It probably went by pretty quickly, but my dad kept hollering and complaining about the umpire or the catcher, or whoever had given me the bat that was too heavy or too light for me. Each strike was draining and my heart felt like it was going to jump from my chest into my throat and then out of my mouth, while all of the water in my body flooded out of my eyes forming a colossal natural disaster in the park. Everyone would either float far away or drown within minutes.
Other parents seemed legitimately supportive of their children, but my dad’s voice was terrifying, echoing throughout the park. This was not a tone of cheerful optimism, but rather infuriated resentment and dissatisfaction with my ultimate failure. “You can do it!” felt like “If you don’t hit that fucking ball and run around these damn bases in ten seconds or less, then you can find your own ride home.” Wet, hot tears rolled down my face and I felt like throwing up all over my feet and whipping my bat at the other Wildcats on the bench making up stupid cheers. Shut up, shut up, shut up. I opened my eyes a little wider. My damp eyelids felt cool in the breeze. I didn’t even want to be here. I am not cut out for this.
My brain likes to tell me things like that. It says things like, “You suck at running. Why are you even trying?” or “Who cares about winning? Maybe afterwards, you can eat pizza, fatso.”
Up until recently, I thought my brain was wrong. Often it is wrong, because it tells me I suck at a lot of things that I’m actually pretty okay at. Then I realized it was right about this one thing. I do suck at running and I don’t care about winning. At all. To a degree, I understand why my parents were so insistent about my involvement with sports. I mean, I would never have made my kid play every single sport I could think of; an entire summer of golf seriously seemed like punishment. Though mostly I believe they just wanted me out of the house, I sort of see they also wanted me to try new things and be active. I guess.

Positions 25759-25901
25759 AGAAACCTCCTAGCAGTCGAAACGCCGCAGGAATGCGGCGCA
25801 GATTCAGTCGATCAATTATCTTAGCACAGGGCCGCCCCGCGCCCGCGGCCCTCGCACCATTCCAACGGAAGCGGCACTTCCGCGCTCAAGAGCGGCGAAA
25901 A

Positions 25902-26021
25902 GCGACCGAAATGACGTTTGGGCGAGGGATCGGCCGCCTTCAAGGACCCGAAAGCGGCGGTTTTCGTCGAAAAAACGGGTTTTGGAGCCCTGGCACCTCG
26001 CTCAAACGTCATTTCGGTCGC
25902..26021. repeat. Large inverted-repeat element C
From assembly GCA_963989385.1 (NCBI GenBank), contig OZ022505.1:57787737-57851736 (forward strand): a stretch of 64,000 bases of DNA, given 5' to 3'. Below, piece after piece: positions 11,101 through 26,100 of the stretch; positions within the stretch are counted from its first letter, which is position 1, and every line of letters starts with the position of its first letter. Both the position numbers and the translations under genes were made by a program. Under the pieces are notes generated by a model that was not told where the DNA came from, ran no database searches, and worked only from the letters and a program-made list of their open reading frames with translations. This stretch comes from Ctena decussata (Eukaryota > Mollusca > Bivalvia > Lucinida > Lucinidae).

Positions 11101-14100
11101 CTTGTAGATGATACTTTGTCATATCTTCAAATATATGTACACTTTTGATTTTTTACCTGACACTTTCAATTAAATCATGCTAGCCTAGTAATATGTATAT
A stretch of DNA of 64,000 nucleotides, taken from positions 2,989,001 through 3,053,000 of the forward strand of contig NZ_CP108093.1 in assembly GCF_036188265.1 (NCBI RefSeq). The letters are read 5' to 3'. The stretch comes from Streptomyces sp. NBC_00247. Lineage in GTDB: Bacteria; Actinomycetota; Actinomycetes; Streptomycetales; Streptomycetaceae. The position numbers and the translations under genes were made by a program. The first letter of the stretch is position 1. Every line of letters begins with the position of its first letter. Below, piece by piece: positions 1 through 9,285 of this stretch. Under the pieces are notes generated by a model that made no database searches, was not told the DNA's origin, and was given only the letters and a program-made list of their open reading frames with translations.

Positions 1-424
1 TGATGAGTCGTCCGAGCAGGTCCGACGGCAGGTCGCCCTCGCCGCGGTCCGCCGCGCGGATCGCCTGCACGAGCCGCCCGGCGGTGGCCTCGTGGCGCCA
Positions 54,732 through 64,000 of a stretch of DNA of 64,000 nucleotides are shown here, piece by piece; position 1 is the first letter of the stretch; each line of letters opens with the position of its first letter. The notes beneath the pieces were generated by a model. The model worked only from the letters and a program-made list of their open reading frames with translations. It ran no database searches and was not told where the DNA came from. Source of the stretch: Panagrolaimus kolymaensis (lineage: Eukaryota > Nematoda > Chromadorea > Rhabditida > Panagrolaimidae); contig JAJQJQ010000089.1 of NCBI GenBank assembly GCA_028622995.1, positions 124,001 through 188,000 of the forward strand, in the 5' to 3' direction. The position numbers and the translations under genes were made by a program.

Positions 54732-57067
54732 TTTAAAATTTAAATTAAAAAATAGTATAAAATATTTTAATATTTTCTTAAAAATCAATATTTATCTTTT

Recently, I came to the startling realization that as an adult, I can say no. I say no to lots of things now, but most importantly I say no to basketball and softball and kickball and pretty much every sport you can think of. No (or sometimes, “no, thank you”). Competitive sports have left me emotionally unstable and full of self-pity. I figure the only way to get better is to eliminate them forever.
I still do my best to say yes to being active. I say yes to yoga, riding my bicycle, walking and being outside as much as possible. It would be completely out of place for my dad to be yelling words of so-called encouragement in my face while I’m in the middle of downward dog. As long as he doesn’t see me lose, maybe he won’t think I’m a loser.
I want to say that my dad was never purposely trying to hurt my feelings or give me anxiety that would continue into my teens and now my twenties. He was just always competitive himself and wanted to see his kids win. He couldn’t understand why I didn’t care. When he did show up for games, he never yelled at me afterwards, even though his sighs of defeat washed over me. Whether I ended up winning or losing, we never talked much after the game. And every once in awhile, we would get ice cream or pizza and he wouldn’t call me fat or tell me to stop eating.
He left that up to my mother.